Sunday, September 6, 2020

Interview with A.F. Stewart
Author of 
Eternal Myths 
Visions and Nightmares 
and more

 Please tell me a little about your current work in progress.

It’s a series based on Arthurian legends, called The Camelot Immortals, with the premise that the witches and wizards of Camelot are indeed immortal and still alive in modern day England. The books mainly focus on the women of the legends: Morgan le Fay, the Lady of the Lake (named Vivienne in my series), Iseult, and the protagonist, Nimue. The plot revolves around Nimue, as she gets pulled unwillingly into a destiny she doesn’t want. And while it is a contemporary fantasy, there are many legendary and epic fantasy elements as the characters visit worlds other than the mortal one.

Where did you get the idea for this book or series?
It was, of course, inspired by the legends of King Arthur, but the original idea started back in 2007 when I wrote a short story called Legendary Debts. It evolved from the notions, “What if the legends were real, but didn’t quite happen the way they were told”, and “What if Merlin was a jerk and everyone from Camelot hated him?” From that original story came another one with those characters in 2014, based on the tales of the Grail quests, and after that I decided to develop a series. I also reworked the two short stories into a prequel book called, Eternal Myths.

Do you write in more than one genre?
Yes, I write in the horror genre and in various sub-genres of fantasy. I also dabble a bit in sci-fi for some of my flash fiction stories and a 100 word drabble series I post on my website. Plus, I write and publish poetry. It’s usually all darker themed, though, so it tends to tie together.

Tell me about something that you believe makes your writing unique or worthy of attention.
I do like mixing mythologies and history and then throwing in weird bits for fun (such as Nostradamus showing up in my Camelot books and a cheese-loving troll). Plus, there is lots of angst and mayhem, and a modicum of violence. And there’s always dysfunction among the characters.

Is there anything about your personal history or personality that manifests strongly in your writing?
I think my fascination with true crime and the psychology of murder manifests in my horror stories as there seems to be a lot of delving into the mind of evil. Also, my lifelong love of myth and legend plays a big part in my fantasy books.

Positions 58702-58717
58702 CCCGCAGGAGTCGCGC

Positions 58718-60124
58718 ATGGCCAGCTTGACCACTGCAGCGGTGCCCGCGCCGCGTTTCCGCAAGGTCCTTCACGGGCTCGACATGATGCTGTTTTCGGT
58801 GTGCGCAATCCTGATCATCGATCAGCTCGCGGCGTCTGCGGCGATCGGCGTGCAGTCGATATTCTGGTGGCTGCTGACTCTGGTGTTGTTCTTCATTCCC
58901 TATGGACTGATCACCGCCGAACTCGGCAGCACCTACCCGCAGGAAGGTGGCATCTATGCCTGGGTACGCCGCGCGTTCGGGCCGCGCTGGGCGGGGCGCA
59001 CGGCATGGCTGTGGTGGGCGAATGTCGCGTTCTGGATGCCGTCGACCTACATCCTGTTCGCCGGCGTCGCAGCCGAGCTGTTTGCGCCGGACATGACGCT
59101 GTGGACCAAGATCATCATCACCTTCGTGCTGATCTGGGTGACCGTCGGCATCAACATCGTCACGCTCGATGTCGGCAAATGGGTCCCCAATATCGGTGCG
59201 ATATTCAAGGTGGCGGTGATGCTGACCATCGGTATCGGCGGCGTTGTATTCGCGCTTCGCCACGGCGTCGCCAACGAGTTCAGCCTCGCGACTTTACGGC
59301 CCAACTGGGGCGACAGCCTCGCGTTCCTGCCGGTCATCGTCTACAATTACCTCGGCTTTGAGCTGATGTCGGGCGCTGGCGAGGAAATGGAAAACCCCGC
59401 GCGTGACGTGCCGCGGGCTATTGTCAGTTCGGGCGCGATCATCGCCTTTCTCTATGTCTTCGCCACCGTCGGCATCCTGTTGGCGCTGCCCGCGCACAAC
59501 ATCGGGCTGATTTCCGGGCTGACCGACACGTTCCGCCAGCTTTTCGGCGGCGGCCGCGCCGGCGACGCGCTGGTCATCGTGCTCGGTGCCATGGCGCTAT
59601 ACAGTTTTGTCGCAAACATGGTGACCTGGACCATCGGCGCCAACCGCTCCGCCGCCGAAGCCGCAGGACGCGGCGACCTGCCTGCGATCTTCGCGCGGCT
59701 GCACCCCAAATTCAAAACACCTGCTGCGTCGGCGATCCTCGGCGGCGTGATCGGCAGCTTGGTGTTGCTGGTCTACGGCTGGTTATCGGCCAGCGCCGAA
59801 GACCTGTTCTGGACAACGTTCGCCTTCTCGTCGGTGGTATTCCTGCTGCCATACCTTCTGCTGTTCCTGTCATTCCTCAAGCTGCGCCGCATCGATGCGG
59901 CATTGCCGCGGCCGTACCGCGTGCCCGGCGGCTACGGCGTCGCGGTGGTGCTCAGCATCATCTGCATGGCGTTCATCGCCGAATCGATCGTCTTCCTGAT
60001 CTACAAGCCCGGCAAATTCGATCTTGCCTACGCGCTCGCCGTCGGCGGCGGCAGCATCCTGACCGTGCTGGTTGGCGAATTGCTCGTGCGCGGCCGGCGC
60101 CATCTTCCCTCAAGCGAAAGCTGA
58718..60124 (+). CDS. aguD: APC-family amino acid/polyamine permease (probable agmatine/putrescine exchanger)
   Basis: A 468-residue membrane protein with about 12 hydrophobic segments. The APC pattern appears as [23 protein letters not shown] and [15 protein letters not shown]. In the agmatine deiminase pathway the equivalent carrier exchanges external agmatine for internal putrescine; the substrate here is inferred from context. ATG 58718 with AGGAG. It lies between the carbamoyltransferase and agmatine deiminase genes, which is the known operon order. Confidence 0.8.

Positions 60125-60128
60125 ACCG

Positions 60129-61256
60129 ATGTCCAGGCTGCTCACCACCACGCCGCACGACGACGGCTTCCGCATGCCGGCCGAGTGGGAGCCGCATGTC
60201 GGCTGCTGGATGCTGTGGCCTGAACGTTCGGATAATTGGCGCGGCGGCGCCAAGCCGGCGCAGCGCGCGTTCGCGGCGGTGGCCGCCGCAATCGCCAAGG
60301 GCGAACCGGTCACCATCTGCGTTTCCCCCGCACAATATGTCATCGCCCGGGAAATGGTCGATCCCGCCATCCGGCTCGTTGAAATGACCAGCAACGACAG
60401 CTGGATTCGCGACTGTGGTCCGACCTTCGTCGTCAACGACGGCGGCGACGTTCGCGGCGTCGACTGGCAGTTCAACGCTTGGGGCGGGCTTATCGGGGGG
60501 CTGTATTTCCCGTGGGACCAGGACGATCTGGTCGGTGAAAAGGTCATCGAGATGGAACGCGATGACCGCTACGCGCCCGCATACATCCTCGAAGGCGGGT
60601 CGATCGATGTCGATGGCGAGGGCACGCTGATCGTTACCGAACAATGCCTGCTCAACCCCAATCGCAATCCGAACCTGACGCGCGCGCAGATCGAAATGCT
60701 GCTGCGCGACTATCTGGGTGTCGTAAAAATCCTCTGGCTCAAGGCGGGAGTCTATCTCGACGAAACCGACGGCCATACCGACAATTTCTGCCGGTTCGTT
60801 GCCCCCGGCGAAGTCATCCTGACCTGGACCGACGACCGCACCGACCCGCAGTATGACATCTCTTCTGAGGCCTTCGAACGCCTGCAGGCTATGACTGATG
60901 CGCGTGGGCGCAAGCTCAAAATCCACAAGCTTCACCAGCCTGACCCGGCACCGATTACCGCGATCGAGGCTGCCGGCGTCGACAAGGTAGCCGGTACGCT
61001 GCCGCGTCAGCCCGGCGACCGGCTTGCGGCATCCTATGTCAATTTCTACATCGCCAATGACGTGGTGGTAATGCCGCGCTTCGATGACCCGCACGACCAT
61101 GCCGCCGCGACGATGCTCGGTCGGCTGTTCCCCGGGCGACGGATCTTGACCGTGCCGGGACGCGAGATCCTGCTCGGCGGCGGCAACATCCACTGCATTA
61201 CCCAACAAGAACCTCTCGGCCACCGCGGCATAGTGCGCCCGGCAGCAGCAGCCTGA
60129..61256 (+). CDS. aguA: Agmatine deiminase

What else would be helpful for readers to know about you?
I’m not big on romance subplots in my books (nothing wrong with romance, just not my thing), and a lot of my books deal with grim themes like family issues, death, and abuse. There’s not a lot of graphic violence, (although some books have such scenes), but they are not for readers who like lighter styled fantasy books.

Excluding your own work, what underrated author or book would you recommend that more people read? Why?
There are two indie authors who write cyberpunk novels, M. Darusha Wehm and Bard Constantine, who deserve the spotlight. Both do a terrific job of combining detective noir and gritty sci-fi. Readers should definitely check out the Andersson Dexter series by M. Darusha Wehm and The Troubleshooter series by Bard Constantine (who also writes fantasy novels).

Which of your books do you most highly recommend? Why?
Besides my upcoming series, I recommend Visions and Nightmares. It is a short story collection (I love short stories and encourage more readers to try them out) and it’s a nice mix of horror and fantasy. The ten stories all have female main characters and deal loosely with the themes of revenge, fate, and death. My favourite tale in the collection is my version of Alice in Wonderland, but the djinn’s story seems to be a reader favourite.

Which break, event, decision, or fortuitous circumstance has helped you or your writing career the most?
Probably discovering back in 2007 at the point when I got serious about getting my writing published. It’s what started me on my indie author career when I self-published my first poetry book and a book of short stories.

What question do you wish you would get asked more often?
I wish I’d get more questions about my characters and what makes them tick. I love talking about them, and I’d love to tell a little more of their back stories.

Do you have a catch-phrase or quote that you like? What is it? And why do you choose it?
My unofficial slogan is Be Afraid of the Dark, or the variation, Are You Afraid of the Dark? It is a reworking of my favourite quote from the movie Pitch Black, “You’re not afraid of the dark, are you?”

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